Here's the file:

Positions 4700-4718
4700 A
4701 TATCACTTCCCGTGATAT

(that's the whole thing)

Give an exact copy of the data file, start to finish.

Positions 4700-4718
4700 A
4701 TATCACTTCCCGTGATAT